Yogaville

Share

Yogaville
(Introduction to Yogaville)

 

Sri Swami Satchidananda is founder of Integral Yoga. In the words of Satchidananda, Integral Yoga “is a flexible combination of specific methods to develop every aspect of the individual: physical, intellectual, and spiritual. It is a scientific system which integrates the various branches of Yoga in order to bring about a complete and harmonious development of the individual.” Although this form of yoga was first conceived in 1966, it was not until 1979 that Satchidananda and his followers constructed a place to physically represent its beliefs and practices.

Carole King, folk singer and devout practitioner of Integral Yoga, gave Swami Satchidananda a gift of six hundred acres of woodlands in Buckingham, Virginia. He thought it to be the perfect location for the construction of what he believed would be the headquarters for the Integral Yoga Institution. Satchidananda envisioned a place where people could come to discover the universal spirituality and oneness contained in the purposes of all the world’s religions. Construction of LOTUS (Light of Truth Universal Shrine) was completed on July 20, 1986, and Integral Yoga’s Satchidananda Ashram and Retreat Center at Yogaville opened to the public.

The Satchidananda Ashram and Retreat Center is commonly referred to as Yogaville. According to the Yogaville website, the center “offers a full, authentic Yoga experience to Yoga beginners and established Yoga practitioners.” Yogaville receives 2,000 visitors every year, while another 150 consider this place their home. This founding member of the Yoga Alliance offers to the public a full array of yoga-affiliated workshops and retreats. Dormitories were built on-site for overnight guests, and organic gardens are tilled to provide food for the teachers, masters, and students.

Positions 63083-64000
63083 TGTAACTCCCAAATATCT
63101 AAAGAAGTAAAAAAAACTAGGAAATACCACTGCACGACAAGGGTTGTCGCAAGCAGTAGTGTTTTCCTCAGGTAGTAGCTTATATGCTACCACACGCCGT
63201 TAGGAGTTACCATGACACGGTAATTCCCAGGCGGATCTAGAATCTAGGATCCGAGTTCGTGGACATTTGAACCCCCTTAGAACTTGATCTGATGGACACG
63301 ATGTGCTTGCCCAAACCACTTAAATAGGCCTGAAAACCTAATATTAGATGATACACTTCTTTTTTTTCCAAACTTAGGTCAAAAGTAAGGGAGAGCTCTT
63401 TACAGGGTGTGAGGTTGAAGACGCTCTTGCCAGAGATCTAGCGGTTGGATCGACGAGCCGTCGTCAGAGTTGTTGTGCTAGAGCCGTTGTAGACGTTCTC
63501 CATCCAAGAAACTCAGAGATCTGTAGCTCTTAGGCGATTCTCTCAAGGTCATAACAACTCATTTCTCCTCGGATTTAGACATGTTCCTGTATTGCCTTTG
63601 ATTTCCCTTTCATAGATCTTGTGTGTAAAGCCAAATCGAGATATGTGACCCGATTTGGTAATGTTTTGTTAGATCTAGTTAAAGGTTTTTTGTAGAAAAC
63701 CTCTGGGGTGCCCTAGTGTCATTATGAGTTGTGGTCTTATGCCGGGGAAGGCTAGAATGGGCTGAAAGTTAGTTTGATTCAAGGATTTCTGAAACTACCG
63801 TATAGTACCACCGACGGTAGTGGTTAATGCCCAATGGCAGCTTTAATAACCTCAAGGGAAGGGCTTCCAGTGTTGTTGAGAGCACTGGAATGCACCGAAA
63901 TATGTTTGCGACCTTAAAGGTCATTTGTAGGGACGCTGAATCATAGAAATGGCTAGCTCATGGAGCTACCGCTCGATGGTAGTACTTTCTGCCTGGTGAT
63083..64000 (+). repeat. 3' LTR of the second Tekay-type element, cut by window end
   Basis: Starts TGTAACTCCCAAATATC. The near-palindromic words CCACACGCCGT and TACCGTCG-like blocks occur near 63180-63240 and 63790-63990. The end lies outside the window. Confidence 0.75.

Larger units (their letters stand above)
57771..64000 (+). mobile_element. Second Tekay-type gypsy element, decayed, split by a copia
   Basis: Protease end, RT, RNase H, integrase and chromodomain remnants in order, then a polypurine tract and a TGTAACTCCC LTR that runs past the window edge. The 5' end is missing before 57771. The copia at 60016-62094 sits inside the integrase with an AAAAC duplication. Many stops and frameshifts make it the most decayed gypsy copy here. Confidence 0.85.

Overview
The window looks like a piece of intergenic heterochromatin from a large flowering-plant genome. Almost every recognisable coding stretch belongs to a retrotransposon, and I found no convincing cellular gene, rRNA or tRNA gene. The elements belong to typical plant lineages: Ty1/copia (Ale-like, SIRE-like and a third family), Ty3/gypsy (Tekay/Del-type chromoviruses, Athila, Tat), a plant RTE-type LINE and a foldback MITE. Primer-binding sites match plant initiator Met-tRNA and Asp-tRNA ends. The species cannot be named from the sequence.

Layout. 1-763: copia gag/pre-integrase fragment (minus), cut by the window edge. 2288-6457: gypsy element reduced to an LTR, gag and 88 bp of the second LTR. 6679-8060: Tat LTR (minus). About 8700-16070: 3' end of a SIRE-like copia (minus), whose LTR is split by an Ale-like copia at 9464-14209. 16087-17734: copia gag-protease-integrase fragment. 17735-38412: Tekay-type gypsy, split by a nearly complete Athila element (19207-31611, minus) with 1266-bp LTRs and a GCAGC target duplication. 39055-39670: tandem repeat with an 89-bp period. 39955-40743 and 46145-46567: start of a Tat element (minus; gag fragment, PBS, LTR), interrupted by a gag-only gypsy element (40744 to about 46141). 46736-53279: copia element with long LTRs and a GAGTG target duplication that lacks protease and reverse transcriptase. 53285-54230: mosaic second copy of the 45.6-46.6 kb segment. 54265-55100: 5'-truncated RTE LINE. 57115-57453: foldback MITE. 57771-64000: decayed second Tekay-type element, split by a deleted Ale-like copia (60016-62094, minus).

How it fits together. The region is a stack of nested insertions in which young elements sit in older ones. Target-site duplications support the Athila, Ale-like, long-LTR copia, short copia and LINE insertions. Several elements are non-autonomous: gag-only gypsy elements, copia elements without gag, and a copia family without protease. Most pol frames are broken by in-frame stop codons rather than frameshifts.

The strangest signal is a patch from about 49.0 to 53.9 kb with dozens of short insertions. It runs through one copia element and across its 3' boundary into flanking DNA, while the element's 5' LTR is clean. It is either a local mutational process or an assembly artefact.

Some of the workshops offered by Yogaville are classes that teach the concepts of each branch of yoga of which Integral Yoga is composed. These include Hatha Yoga, which focuses on postures, breathing pattern, and diet; Raja Yoga, which revolves around controlling the mind through meditation; Bhakti Yoga, which is practiced through constant love of and devotion to God; Karma Yoga, which is the path of selfless service; Jnana Yoga, which concentrates on the existence of everything that is natural and/or unchangeable; and Japa yoga, in which the focus is on chanting. Other workshops and classes include yoga for athletes, stress management yoga, prenatal and labor yoga, laughing yoga, inner tantric yoga, as well as yoga for those with scoliosis. These classes are offered on a daily basis.

 

Classes can be structured individually and can be organized in packages as part of various types of retreats. Silent retreats last ten days. During these retreats, any form of speech, other than chanting, is discouraged as a way of promoting and enhancing introspection and the discovery of one’s inner self. These retreats are led by senior Integral Yoga teachers . Classes can be organized sequentially so as to maximize the greater benefit of silence.

 

Yogaville offers personal retreats that are flexible. Participants can choose how long to stay, although the minimum is two days. Mentors are available to help design a program specific to individual goals. The program includes three vegetarian meals a day, three group-yoga classes each day (with individual choices), two Hatha Yoga classes daily, scripture study, as well as personal spiritual mentoring by a senior monastic or minister. Participants can chose to camp outside or stay in the on-site dormitories. Yogaville also has a continuing special events program through which guest speakers, yoga masters, doctors and professors visit and teach. These programs change monthly. For higher level practitioners, Yogaville serves as a yoga teacher training academy, with certification courses offered on the weekends.

Yogaville
108 Yogaville Way
Buckingham, VA 23921-9726
(434)-969-3121

Sources:
Yogaville website
New religious movements homepage website

Profile prepared by John Feole
May, 2008

 

 

Share

Home | About Us | Partnerships | Profiles | Resources | Donate | Contact

Copyright © 2016 World Religions and Spirituality Project

All Rights Reserved

Web Design by Luke Alexander